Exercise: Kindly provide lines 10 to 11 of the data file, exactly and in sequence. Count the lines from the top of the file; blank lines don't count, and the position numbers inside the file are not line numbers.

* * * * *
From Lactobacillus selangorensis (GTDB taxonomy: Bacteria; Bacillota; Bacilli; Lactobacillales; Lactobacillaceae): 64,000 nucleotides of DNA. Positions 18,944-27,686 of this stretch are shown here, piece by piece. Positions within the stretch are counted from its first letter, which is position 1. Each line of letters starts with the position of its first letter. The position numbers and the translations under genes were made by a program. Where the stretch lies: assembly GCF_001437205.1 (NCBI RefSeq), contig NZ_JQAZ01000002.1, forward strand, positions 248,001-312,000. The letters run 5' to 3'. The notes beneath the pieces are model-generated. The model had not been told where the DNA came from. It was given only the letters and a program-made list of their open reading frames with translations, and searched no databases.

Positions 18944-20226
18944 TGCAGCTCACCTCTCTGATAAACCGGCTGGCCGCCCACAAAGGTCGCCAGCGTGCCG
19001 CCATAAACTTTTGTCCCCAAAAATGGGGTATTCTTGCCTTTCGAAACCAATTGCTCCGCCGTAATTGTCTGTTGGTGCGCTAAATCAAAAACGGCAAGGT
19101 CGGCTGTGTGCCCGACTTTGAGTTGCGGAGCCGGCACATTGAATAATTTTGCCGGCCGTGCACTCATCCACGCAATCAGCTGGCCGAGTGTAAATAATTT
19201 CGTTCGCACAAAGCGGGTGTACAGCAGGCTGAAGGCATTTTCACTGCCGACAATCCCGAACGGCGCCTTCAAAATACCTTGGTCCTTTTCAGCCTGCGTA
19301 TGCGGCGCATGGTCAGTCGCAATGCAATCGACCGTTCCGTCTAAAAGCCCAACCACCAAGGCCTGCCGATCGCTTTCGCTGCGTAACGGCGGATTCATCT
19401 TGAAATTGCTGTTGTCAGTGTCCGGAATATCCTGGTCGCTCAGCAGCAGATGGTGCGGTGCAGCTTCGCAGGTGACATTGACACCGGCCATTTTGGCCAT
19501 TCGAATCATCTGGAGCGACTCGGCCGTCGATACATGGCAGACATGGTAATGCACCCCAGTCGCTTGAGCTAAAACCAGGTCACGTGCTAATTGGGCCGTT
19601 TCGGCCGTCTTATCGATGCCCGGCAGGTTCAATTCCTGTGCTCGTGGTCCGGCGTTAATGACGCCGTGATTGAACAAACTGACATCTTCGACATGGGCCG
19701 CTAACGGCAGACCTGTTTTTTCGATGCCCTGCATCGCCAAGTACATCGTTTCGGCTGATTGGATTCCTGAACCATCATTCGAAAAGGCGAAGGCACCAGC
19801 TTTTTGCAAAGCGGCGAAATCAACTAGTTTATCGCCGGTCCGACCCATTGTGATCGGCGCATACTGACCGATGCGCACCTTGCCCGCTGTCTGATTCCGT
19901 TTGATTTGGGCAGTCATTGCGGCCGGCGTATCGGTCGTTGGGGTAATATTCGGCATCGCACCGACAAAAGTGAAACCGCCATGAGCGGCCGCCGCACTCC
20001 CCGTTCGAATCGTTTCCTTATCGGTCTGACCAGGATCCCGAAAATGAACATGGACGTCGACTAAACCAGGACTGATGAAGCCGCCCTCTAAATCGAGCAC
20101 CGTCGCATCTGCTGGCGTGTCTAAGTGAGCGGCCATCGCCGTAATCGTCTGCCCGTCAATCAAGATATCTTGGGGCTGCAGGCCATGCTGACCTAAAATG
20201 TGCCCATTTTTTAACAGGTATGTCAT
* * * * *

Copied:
19601 TCGGCCGTCTTATCGATGCCCGGCAGGTTCAATTCCTGTGCTCGTGGTCCGGCGTTAATGACGCCGTGATTGAACAAACTGACATCTTCGACATGGGCCG
19701 CTAACGGCAGACCTGTTTTTTCGATGCCCTGCATCGCCAAGTACATCGTTTCGGCTGATTGGATTCCTGAACCATCATTCGAAAAGGCGAAGGCACCAGC